by: Christine Stoddard
Why Spanish should never be the only option for ESL parent support, and why it is neither fair nor effective to give children a job that is best left to a trained and certified adult…
Schools shouldn’t only serve students; they must serve parents as well, because educating a child is a collaborative process. But in order for a parent to participate, they must be able to communicate with their child’s teacher. That demands, at the very least, a common language. At most public schools across America, that language is English. Of course, not every parent speaks fluent English, which is a challenge schools should be required to accommodate.
The United States is a diverse country and although Spanish is the second most commonly spoken language in the country, that doesn’t mean Spanish should necessarily be the default second language. Spanish-only parent support does a disservice to parents who speak Chinese, Arabic, or another language. Furthermore, not all Latin American immigrants speak Spanish.
Many school administrators think they are addressing an influx of Latin American immigrants by increasing their Spanish-language support systems. While this is a valuable investment of time and resources for Spanish-speaking parents, it does little for those who don’t speak the language. In 2014, a record number of children fled Central America for the United States and in Guatemala alone, there are more than twenty Mayan languages.
According to the Migration Policy Institute, about twenty-five percent of children in the United States now hail from immigrant families. In the Public Policy Institute of California‘s analysis of the English proficiency of immigrants, forty-seven percent of immigrants who arrived to the United States in the last ten years reported speaking English “very well” or “well.” Fifty-three percent of them reported Spanish as their first language in the state with the highest Hispanic population (California). But, there are a few reasons why providing Spanish-only parent support is a problem.
This focus on Spanish ignores the fact that parent liaisons need to be aware of cultural differences among immigrants, not just language. Even if a parent does speak Spanish, their country (and even region) of origin affects their relationship to, and perception of, public schools. Some parents may come from a place where there are no public schools, only private and religious ones. Others may come from a place where children go to school just for the morning and come home in the afternoon or vice versa. Or, they come from areas where girls are not allowed to go to school and it’s routine to pull children out of school to have them work. There are many social norms that people who were born and raised in the United States and whose families have been here for generations may take for granted. Translators, interpreters, and parent liaisons must be aware of basic cultural differences.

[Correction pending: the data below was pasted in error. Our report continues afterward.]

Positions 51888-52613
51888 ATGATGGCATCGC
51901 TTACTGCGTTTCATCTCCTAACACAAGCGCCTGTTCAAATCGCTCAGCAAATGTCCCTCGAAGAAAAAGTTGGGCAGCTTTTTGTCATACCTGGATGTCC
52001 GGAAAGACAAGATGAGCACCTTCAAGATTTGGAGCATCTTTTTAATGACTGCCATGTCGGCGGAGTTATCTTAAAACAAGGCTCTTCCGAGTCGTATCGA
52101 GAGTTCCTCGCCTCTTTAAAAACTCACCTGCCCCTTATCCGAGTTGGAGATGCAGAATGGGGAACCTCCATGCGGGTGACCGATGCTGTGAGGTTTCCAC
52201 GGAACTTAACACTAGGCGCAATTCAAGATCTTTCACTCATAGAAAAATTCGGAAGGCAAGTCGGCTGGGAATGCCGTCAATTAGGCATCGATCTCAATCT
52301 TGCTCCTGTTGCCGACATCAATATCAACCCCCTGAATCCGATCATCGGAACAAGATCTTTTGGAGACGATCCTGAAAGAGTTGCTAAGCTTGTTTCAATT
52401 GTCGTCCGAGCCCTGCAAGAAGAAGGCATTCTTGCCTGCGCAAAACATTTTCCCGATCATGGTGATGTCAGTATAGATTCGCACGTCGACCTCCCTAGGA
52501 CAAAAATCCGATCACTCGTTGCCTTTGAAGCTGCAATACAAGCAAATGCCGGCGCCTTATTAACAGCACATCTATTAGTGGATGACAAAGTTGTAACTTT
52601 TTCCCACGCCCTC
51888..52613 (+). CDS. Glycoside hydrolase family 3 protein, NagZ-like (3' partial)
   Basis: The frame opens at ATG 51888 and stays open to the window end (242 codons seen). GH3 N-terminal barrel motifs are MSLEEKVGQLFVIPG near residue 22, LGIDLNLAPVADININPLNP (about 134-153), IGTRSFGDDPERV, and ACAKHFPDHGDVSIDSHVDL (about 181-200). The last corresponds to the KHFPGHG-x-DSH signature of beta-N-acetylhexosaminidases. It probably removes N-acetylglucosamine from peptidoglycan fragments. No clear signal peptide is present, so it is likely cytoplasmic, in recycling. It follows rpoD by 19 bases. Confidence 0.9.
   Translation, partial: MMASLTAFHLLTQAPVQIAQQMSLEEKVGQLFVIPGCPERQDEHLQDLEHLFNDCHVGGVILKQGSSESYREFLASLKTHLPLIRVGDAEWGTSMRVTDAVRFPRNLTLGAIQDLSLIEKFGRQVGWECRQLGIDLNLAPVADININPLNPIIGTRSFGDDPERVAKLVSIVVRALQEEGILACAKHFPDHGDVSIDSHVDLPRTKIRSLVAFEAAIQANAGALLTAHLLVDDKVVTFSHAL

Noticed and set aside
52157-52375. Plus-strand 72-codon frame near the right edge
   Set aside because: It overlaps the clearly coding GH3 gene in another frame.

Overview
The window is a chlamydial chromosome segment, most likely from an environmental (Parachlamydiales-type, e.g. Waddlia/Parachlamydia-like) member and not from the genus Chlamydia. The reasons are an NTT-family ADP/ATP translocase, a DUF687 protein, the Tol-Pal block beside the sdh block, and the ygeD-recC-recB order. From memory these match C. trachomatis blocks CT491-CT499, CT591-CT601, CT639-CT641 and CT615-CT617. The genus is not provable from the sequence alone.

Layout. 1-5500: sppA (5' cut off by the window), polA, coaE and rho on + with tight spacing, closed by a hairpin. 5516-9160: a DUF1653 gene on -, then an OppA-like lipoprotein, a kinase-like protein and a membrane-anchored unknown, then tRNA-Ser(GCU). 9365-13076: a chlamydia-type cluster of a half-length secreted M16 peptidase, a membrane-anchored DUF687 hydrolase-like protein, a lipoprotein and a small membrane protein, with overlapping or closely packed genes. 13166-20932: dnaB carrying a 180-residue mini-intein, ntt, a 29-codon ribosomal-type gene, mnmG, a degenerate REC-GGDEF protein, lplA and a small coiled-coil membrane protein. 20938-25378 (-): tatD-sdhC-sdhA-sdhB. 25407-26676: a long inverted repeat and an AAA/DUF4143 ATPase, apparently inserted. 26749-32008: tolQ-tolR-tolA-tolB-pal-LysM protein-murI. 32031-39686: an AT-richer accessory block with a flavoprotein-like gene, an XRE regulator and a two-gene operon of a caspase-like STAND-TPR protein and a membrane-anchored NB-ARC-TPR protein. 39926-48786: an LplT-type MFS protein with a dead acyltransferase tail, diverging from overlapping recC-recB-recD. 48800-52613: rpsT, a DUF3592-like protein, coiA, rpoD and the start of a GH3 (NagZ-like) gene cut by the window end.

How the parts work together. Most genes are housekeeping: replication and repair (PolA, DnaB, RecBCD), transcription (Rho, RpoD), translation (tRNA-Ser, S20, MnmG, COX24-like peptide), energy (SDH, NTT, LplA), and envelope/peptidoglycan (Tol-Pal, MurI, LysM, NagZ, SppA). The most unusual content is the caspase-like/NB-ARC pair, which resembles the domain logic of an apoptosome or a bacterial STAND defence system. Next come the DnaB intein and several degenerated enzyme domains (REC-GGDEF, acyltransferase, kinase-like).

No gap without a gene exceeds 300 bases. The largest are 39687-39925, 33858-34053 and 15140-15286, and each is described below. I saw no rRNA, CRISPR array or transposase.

When services for a parent’s language are not available, it places the burden on the child to serve as an interpreter. As my former college professor, Patricia Michelsen-King, a Federally-certified court interpreter, routinely says, “young children may become overwhelmed when they lack the linguistic abilities to easily transfer between languages. They are also likely to misunderstand and omit critical information. Ultimately, this forces a parent to make decisions based on inaccurate or incomplete information.”
It is neither fair nor effective to give children a job that is best left to a trained and certified adult.
When I lived in Richmond, Virginia, I briefly studied a community of about 1,000 Mexican Mixtecs for my photo booklet on linguistic injustice in Virginia. I learned that Richmond’s Mixtec adults typically speak Spanish as a second language (and not necessarily fluently), but their first language is Mixtec. English is their third language, if they speak it at all. Many local public school teachers routinely assumed that these parents spoke Spanish because they were Mexican. Problems also arose with educating the children, but that’s a separate matter altogether. It can be especially hard for indigenous children to get the educational support they need.
Schools need to anticipate how they can serve parents of all linguistic backgrounds. What services must be available on-site? What can be outsourced? Since funding is often a struggle at public schools, it would be wiser to look to the community for help. Are there community groups that can refer volunteer interpreters? Are there local firms that can provide pro bono language services?
Offering Spanish translation and interpretation as the only language services means a lot of parents can’t take part in their child’s education. Spanish language support should exist among a range of culturally sensitive and linguistically feasible options available in every public school system. And the Spanish language support that’s in place needs to be better than it is.
Christine Stoddard is a Salvadoran-Scottish-American writer and artist originally from Virginia. Her work has appeared in Marie Claire, Cosmopolitan, Bustle, Ravishly, The Feminist Wire, Latin Trends, The Huffington Post, and beyond. In 2014, Folio Magazine named her one of the top 20 media visionaries in their 20s for founding Quail Bell Magazine. Christine currently lives in Brooklyn, where she is the associate editor for For Her and the creator of “Forget Fairytales” comics. Learn more at WordsmithChristine.com.